This week, Freescale introduced the first member of a new family of processors dubbed i.MX53. According to Freescale, the i.MX53 family of ARM processors is based on “an enhanced version of the ARM Cortex-A8 core running at up to 1 GHz, and a derivative part designed to deliver up to 1.2 GHz of performance.”
Devices based on the i.MX535 aren’t available yet, but at the Freescale Headquarters on Wednesday, we saw a number of demos that showcase just how far the current-gen i.MX51 family has come. We saw a new eReader chip that flips pages at lightning speed, we watched as a new instant-on technology cold booted Android in just a couple of seconds on a MID, and we got to demo a wide-variety of devices that showcase the already strong performance of the i.MX51 platform.
Freescale already dominates the eReader market as its chips power leading devices such as the Amazon Kindle and Sony Reader series. However, we all know that one of the most disappointing things about any current-gen eInk device is how long it takes to flip pages. One or two seconds can seem like an eternity to wait when you’re trying to flip through a book.
Yesterday, Freescale demoed its brand new iMX51e chip for us and, as you can see in the video below, it promises to revolutionize eReaders by making the turn time nearly instantaneous.
A company called Ubiquitous has recently developed a software technology called Ubiquitous QuickBoot that is capable of cold-booting a completely powered-off Android or other Linux-based Freescale MIDs in about a second. According to Ubiquitous’s press release QuickBoot works by restoring “necessary portions of the memory image by automatically determining the priority of memory usage of the system.”
The video below shows a demo of Ubiquitous QuickBoot running on the Sharp Netwalker Z1 MID, which is powered by a Freescale i.MX515 processor. The Netwalker Z1 has been out for over a year now, but this is the first time we’d seen this Ubuntu Linux-powered MID, which is sold primarily in Japan.
The current generation i.MX51 family of processors is more than capable of playing 720p video, as the video below shows. We snapped the i.MX515-powered Sharp Netwalker T1 (the slate form factored successor to the Netwalker Z1) running YouTube Flash video. We also saw it running a trailer at full-screen, but that’s not shown in the video.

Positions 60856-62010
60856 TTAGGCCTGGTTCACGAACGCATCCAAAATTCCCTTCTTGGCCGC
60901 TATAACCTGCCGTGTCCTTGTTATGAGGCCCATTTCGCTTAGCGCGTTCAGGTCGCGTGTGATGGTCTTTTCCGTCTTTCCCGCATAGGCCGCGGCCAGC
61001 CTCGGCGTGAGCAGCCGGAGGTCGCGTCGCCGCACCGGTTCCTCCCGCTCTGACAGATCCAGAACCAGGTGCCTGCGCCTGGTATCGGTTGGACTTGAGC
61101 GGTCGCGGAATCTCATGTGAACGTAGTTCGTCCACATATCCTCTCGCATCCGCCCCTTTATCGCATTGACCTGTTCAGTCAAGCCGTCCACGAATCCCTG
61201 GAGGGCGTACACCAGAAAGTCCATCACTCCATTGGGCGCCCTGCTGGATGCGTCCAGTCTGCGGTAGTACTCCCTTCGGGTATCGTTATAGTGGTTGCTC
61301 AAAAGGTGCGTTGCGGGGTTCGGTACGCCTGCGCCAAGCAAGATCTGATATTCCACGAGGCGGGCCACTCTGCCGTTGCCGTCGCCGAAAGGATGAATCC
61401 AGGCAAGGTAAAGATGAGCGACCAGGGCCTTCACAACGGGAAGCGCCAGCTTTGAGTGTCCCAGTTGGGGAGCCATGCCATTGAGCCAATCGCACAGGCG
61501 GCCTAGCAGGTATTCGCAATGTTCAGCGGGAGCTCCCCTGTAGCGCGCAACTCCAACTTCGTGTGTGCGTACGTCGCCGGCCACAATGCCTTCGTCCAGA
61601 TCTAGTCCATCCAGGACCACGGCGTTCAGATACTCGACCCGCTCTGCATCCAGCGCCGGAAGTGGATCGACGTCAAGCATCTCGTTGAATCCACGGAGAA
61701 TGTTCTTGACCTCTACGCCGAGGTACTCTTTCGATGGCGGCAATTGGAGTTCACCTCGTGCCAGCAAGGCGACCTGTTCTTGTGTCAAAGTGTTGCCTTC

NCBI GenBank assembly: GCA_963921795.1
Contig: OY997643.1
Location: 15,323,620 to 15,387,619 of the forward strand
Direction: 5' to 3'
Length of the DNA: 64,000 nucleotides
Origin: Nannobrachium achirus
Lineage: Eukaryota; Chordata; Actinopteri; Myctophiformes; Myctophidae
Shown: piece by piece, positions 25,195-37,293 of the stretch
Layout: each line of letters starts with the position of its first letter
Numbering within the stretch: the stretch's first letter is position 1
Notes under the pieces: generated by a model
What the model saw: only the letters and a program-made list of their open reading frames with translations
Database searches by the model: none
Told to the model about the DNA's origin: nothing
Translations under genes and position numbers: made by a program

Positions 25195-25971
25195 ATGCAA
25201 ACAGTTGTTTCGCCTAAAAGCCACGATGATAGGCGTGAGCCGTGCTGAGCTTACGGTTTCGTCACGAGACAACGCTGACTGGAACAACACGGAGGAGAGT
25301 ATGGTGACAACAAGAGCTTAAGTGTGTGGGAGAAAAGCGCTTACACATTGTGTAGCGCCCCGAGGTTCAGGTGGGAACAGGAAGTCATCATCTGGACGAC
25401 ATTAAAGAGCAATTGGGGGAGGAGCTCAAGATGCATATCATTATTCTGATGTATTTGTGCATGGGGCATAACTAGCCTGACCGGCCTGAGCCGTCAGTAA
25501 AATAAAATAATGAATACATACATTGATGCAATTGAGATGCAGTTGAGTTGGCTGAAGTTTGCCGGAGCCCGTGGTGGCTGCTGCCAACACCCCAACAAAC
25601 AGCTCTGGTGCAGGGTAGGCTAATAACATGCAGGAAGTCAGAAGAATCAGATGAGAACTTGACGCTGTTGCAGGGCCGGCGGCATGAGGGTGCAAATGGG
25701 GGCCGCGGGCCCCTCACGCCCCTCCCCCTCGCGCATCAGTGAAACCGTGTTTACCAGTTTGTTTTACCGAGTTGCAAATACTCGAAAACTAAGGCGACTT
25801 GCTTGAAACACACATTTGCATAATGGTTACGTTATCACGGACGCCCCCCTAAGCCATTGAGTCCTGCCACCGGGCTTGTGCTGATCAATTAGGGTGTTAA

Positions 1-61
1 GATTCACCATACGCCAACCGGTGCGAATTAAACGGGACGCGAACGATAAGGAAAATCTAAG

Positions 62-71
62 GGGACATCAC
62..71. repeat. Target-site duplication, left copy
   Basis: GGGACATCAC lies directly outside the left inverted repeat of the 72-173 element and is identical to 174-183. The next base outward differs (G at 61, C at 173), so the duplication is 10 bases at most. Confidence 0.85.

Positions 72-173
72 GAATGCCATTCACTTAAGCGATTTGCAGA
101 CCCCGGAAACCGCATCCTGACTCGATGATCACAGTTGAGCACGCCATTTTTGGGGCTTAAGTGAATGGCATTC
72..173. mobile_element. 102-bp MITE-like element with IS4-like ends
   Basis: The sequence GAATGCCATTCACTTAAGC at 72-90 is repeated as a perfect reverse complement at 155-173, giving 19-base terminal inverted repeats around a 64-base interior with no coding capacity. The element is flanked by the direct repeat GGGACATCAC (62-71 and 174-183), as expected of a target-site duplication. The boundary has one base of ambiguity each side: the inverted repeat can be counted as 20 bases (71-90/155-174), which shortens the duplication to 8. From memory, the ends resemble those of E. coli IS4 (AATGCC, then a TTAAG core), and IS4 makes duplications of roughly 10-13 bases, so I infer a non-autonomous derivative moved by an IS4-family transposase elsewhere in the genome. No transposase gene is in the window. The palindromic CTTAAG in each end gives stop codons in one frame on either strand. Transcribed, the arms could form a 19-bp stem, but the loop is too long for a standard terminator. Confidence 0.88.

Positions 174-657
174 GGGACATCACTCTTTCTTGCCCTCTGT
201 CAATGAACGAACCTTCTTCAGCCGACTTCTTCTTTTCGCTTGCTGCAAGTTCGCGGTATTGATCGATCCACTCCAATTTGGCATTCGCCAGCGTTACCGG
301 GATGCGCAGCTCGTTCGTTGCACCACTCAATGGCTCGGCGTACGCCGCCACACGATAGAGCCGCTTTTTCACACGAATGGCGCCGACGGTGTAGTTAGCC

While the video really demos the video playback capability of the platform, we were again intrigued by the device used for the demo. The Netwalker PC-T1 has been out for a few months, but most users outside Japan haven’t seen it. It’s just fascinating to see full Ubuntu Linux running on a tiny slate.
Freescale had this intriguing Pegatron tablet prototype in their office as well. As you can see from the video below, it not only plays video, but can also handle 3D games with great prowess, and it’s running on the same i.MX51 platform as the other devices we saw. We were also intrigued by the tablet’s unique ThunderSoft UI which sits on top of Android 2.1.
Freescale wants you to know that their chips can power smartbooks too. Here we saw a a smartbook prototype with the i.MX515 and a sharp 1024×600 display running 720p video with no problems.
We also saw the QOOQ, a very unique device running on the current-gen Freescale processor. It’s a kitchen PC with a unique Linux Os and content that’s designed to teach you how to cook. This device has been out in France for a while now and we don’t know if we’ll ever see it in the U.S. However, it’s a great example of a truly dedicated device serving a single purpose really well.